Reconnecting Practicing Hygienists with the Nation's Leading Educators and Researchers.

Cancer Care

Joel Epstein, DMD, MSD, FRCD(C), FDS RCS(E), shares his expertise on the important role that dental professionals play in the prevention, diagnosis, and intervention of cancer.

Q. What is the relationship between cancer care and the provision of oral health care?

A. Due to advances in cancer therapy and improved survival, cancer is becoming a chronic condition. Oral care is a significant part of the supportive care of all cancers, but particularly with head and neck cancers. Dental professionals play an important role in the prevention, diagnosis, and intervention of cancer, as well as in oncology research and the oral complications of therapy.

THE CANCER TREATMENT TEAM

Q. Are dental professionals part of the cancer treatment team?

A Dental professionals need to be part of the cancer treatment team. In order to provide appropriate and coordinated oral care in oncology, communication is necessary between the medical (oncology) team and dental professionals. The medical and dental communities tend to speak different languages. The dental perspective is to save the teeth, oncology’s is to cure the disease even though adverse effects may occur, and nurses are more focused on quality of life. Oncologists must focus on curing the cancer and because side effects of cancer treatment are so well-recognized—especially acute side effects like mucositis and pain—complications are expected.

Dental professionals must be informed about the cancer therapy so the determination of care can be facilitated. Dental care recommendations must be be communicated to the cancer center and treatment coordinated. In head and neck cancer, dental professionals need to understand where the radiation fields are planned so that pretreatment dental care can be implemented, which may reduce the risk of future dental infection and the need for surgical care in radiated bone. Oncologists need to understand that their patients must receive oral care before cancer treatment for acute needs and coincidental oral care during therapy. Ongoing care is also needed after cancer treatment. The dental professional needs to know the patient’s diagnosis, stage of disease, planned cancer treatment including the radiation fields, the prognosis of the patient, and what future cancer treatment plans might be.

This need for communication is bi-directional, and dental treatment planning must fit with the planned schedule for cancer treatment. Survivors of cancer therapy, a rapidly growing group due to the advances in cancer therapy, may have a number of considerations that will impact future dental care.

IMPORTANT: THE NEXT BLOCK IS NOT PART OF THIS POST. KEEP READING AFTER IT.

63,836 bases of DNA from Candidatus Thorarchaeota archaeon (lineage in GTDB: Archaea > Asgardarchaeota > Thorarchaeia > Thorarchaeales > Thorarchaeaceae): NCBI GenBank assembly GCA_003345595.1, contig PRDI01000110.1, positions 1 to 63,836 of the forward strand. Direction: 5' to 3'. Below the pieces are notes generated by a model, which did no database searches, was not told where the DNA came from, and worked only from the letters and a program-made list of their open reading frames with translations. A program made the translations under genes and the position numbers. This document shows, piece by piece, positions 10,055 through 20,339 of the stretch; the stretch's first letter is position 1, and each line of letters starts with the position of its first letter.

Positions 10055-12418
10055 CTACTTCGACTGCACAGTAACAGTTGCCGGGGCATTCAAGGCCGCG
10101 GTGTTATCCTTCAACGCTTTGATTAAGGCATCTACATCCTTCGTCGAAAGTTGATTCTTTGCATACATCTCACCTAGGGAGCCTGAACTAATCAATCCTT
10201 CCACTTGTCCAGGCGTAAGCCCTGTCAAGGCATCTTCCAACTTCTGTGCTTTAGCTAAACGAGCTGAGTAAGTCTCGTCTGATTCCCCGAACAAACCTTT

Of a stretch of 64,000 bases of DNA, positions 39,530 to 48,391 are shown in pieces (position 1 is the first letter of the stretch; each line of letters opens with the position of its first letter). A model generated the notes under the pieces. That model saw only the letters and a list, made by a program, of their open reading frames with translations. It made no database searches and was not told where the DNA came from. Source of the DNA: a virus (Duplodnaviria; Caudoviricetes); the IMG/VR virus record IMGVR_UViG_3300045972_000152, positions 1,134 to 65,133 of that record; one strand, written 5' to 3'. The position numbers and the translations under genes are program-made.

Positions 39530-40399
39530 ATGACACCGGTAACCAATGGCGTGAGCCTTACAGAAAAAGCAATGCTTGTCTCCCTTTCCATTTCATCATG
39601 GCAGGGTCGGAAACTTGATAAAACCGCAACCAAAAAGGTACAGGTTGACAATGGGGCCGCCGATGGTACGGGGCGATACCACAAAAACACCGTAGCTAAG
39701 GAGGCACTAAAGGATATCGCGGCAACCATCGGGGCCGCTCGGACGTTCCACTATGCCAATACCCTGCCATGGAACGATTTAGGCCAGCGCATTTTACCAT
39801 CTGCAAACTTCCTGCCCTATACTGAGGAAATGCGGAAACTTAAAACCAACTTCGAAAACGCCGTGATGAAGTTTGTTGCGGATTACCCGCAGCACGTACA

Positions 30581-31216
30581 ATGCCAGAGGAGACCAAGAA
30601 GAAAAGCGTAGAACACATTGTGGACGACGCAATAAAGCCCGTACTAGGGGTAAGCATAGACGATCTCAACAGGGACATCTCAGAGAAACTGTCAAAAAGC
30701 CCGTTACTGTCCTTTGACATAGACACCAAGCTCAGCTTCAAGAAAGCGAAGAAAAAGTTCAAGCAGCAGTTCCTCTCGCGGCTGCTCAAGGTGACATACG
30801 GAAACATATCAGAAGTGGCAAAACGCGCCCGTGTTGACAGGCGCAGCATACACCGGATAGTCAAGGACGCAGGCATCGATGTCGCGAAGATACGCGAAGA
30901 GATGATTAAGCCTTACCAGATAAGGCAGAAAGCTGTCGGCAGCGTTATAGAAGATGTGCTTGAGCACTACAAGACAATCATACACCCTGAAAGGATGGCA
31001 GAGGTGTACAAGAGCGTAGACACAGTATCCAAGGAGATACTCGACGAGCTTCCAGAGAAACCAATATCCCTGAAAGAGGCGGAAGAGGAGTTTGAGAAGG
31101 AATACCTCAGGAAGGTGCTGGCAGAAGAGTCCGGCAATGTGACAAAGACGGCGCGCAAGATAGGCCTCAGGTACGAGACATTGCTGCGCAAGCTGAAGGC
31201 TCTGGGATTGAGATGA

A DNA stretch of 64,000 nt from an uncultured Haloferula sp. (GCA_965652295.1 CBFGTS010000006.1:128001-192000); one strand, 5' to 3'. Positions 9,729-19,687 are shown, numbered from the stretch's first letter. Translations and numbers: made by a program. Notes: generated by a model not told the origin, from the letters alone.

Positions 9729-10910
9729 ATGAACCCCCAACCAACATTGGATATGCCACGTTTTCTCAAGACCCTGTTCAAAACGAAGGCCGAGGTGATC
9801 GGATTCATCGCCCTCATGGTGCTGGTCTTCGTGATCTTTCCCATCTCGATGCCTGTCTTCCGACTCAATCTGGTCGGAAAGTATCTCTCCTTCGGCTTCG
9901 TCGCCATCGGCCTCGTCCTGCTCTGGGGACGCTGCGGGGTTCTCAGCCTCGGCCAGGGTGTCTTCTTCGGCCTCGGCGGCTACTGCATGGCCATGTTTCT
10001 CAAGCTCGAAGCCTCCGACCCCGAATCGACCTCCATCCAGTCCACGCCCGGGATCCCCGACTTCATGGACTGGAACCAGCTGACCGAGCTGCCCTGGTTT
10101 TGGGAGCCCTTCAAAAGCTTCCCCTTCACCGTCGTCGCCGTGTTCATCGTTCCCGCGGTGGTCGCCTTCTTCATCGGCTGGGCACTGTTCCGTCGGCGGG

Q. Where does this communication gap begin?
A. In dental and dental hygiene schools, there is limited contact with medicine and limited clinical experience with cancer treatment that results in a minimized understanding of the therapies used in cancer treatment, particularly advances in care. Anxiety can be raised when the treatment and prognosis are not understood. Similarly, the perspective of oncologists is different where they may be accepting of oral side effects as necessary complications simply because they have always been a part of cancer treatment. Integrated oral care in treatment planning and during and following treatment is the goal. Training programs, opportunities to work together, and conferences and courses that integrate patient care are needed to address this communication gap.

ORAL CARE FOR THE CANCER PATIENT

Q. What is the next step when a patient comes in for a dental appoint ment and while performing the health history, the patient informs the dental hygienist that he or she is undergoing treatment for cancer?

A. If the patient is already undergoing cancer care, the referral has occurred too late. The first step is finding out about the disease. The patient may provide initial information but the dental professional should contact the office or cancer center where the patient’s oncologist is located. Dental professionals need to understand the disease, the treatment provided, the current treatment being administered, and the prognosis. In patients with head and neck cancers, the oncology team will have detailed records of the administered radiation therapy, which can be provided to the dental professional.